While mobile payments transform financial life in many less developed countries, retailers and payment providers in the U.S. and Europe are still trying to find the right incentives to drive adoption.
The added convenience of mobile payments won't inspire consumers to switch from credit cards in countries where credit cards are widely used, industry observers said at the Mobile Commerce World conference in San Francisco this week. But special offers and services could attract consumers, and small businesses disappointed with current payment systems may be among the first to make the switch, they said.
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Credit cards are so widespread and easy to use in most developed countries that mobile commerce innovations will have a much rougher road to acceptance, according to Bill Gajda, head of global mobile products at Visa, and others at the conference. For example, NFC (near-field communication), which lets consumers buy things by tapping their phones against a pay terminal, is growing slowly because of the alternatives available, Gajda said.
"The United States is not going to be the lead market for NFC," Gajda said. That's because swiping a magnetic-stripe credit card, which often doesn't even require a signature in the U.S., is quicker even than using chip-and-PIN cards found in Europe, he said.
The difference in ease of use between U.S. and European cards is negligible when all the steps in a transaction are included, said analyst David Schropfer of the Luciano Group consultancy. But richer and poorer countries are worlds apart in the need for mobile commerce, he said.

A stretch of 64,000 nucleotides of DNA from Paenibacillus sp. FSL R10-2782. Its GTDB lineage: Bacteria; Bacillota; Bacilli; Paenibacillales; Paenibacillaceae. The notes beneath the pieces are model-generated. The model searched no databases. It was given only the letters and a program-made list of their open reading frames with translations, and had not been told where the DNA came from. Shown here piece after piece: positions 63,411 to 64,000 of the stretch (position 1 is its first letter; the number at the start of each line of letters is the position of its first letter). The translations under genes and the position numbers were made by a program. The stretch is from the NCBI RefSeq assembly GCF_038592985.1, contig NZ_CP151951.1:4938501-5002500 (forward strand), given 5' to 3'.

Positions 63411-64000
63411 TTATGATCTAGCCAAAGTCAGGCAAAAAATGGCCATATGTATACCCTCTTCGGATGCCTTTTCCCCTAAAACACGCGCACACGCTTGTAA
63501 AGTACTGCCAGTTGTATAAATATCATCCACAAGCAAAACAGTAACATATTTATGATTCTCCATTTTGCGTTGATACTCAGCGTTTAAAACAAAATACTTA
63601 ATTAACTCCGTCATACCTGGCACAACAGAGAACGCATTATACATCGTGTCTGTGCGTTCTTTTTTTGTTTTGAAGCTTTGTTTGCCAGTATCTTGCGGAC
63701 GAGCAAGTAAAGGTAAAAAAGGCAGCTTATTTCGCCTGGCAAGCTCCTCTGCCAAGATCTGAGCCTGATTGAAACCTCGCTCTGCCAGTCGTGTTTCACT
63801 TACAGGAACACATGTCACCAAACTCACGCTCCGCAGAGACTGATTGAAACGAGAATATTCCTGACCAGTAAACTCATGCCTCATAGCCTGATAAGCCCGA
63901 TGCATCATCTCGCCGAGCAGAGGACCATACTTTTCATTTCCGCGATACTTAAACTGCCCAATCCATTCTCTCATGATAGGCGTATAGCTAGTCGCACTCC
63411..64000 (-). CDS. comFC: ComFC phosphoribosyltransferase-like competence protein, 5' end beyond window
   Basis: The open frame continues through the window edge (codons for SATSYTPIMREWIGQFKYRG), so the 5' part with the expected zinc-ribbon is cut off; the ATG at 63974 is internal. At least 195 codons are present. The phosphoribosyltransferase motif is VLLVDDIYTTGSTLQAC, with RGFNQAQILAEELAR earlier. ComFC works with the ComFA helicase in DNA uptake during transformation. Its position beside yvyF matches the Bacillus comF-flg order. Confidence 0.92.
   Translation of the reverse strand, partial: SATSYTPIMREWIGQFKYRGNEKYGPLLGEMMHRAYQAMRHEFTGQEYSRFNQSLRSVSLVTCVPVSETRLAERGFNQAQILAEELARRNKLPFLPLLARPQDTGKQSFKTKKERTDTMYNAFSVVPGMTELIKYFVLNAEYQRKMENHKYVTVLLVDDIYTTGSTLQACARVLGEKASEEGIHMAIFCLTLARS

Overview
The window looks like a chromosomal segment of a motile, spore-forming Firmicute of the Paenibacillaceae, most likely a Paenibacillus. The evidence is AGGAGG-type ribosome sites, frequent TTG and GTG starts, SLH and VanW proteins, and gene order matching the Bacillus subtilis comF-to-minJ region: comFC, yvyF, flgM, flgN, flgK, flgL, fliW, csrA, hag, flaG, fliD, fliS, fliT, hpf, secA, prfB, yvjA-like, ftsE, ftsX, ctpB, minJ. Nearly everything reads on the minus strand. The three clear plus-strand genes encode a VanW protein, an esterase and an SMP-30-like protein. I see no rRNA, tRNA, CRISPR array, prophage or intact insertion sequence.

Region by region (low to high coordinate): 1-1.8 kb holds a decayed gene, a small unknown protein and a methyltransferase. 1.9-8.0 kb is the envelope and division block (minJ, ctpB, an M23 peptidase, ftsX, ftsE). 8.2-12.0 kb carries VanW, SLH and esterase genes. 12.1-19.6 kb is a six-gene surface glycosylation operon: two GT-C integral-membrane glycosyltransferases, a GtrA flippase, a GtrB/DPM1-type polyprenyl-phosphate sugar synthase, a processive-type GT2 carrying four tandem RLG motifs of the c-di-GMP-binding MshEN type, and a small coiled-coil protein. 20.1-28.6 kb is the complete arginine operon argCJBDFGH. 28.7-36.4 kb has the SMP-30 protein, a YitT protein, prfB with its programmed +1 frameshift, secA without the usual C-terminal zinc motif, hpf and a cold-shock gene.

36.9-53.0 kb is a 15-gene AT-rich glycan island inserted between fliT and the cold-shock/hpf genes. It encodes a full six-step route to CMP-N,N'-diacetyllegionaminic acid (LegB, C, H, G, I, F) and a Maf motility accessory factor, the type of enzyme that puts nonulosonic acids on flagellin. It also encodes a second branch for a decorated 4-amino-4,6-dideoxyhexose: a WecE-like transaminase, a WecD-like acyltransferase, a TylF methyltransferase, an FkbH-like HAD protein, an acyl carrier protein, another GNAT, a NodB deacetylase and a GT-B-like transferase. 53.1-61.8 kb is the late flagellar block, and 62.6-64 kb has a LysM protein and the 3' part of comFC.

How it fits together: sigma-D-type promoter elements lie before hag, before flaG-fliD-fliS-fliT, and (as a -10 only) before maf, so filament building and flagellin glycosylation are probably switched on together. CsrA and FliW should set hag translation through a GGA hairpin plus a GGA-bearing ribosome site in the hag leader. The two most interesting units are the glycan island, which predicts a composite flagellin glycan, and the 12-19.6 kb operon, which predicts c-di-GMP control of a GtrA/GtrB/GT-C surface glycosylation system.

What may drive NFC adoption most in the U.S. is the coming requirement for retailers to adopt chip-and-PIN systems at their points of sale, according to Schropfer. Starting in 2015, credit-card companies plan to shift liability for fraud to retailers unless they adopt chip-and-PIN systems, which the companies say are more secure. The new point-of-sale systems will all be equipped for NFC, too, he said.
The impending change opens up space for startups with mobile variations on the current credit-card infrastructure or totally new payment systems, Schropfer said.
Much of the battle of payment systems will be fought over small, local merchants, according to three startups represented in a panel discussion at the conference. Dwolla, PayDragon and Groupon's Payments division are targeting small businesses that they say are paying more than necessary for the ability to accept credit cards.
"The cost of payments is too high for most merchants. ... It's really not fair, in my opinion," said Sean Harper, director of product management for Groupon Payments. It's true that small businesses typically pay higher fees than big chains, just as they pay more for commodities, because they don't have the negotiating power of retail giants, Schropfer said.
Small businesses looks to be where much of the disruption of mobile commerce will happen, Groupon's Harper said.
"They don't have any allegiance to their existing payment system because it's not serving them very well," he said. Groupon takes a smaller share of each sale than regular credit-card companies, and it can also use data about payments to help businesses attract customers, Harper said.